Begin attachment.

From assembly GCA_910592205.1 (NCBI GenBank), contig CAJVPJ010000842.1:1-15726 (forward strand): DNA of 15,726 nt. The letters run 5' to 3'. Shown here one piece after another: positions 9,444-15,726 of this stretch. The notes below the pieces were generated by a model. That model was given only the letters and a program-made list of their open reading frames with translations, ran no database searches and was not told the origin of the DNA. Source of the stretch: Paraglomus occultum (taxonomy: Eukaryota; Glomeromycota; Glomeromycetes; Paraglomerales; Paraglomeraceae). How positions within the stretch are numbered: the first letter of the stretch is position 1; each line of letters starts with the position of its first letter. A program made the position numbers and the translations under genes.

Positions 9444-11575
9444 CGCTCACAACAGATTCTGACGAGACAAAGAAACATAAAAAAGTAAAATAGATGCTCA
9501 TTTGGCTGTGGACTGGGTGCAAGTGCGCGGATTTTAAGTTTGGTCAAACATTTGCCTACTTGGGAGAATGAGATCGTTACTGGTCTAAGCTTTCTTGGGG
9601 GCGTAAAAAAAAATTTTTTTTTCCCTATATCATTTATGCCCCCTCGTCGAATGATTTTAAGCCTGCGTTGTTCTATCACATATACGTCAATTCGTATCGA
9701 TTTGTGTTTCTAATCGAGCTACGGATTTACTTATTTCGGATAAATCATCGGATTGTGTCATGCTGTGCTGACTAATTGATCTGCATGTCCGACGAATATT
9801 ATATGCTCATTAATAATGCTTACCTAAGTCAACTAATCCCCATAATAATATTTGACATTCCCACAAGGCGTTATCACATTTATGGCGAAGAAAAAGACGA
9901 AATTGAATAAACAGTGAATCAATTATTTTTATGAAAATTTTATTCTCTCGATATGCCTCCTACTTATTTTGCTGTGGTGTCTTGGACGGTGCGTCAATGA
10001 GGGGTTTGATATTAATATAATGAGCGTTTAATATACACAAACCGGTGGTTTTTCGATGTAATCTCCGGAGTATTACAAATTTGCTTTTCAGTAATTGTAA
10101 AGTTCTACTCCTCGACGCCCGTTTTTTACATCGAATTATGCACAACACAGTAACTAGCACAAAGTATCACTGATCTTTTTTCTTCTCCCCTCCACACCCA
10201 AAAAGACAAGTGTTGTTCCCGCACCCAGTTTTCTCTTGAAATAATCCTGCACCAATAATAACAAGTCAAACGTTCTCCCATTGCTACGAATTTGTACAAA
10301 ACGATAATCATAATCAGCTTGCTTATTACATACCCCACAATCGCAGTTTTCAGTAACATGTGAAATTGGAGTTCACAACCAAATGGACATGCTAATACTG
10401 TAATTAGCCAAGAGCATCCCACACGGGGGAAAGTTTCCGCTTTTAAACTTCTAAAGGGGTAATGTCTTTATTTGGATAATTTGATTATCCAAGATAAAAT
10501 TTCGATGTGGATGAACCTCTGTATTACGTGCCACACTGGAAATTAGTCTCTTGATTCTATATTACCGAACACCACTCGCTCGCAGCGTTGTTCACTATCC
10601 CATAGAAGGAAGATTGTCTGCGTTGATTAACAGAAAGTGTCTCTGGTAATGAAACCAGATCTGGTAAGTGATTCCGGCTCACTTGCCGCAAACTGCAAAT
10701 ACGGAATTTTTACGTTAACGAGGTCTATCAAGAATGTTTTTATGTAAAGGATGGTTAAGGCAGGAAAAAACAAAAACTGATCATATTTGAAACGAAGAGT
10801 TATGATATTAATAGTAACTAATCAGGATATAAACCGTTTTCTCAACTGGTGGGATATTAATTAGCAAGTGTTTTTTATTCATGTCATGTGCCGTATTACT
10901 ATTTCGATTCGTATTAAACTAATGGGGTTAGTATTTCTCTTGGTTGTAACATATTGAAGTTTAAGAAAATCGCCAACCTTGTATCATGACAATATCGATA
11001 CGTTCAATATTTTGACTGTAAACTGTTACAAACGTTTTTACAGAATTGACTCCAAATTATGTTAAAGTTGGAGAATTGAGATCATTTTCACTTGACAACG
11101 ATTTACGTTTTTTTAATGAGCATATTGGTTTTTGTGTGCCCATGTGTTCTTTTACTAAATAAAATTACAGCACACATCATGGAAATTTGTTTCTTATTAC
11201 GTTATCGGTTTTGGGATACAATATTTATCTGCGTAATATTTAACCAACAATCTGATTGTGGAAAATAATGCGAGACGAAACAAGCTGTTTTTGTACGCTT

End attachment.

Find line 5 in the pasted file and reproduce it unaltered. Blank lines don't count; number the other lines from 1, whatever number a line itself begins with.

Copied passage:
9601 GCGTAAAAAAAAATTTTTTTTTCCCTATATCATTTATGCCCCCTCGTCGAATGATTTTAAGCCTGCGTTGTTCTATCACATATACGTCAATTCGTATCGA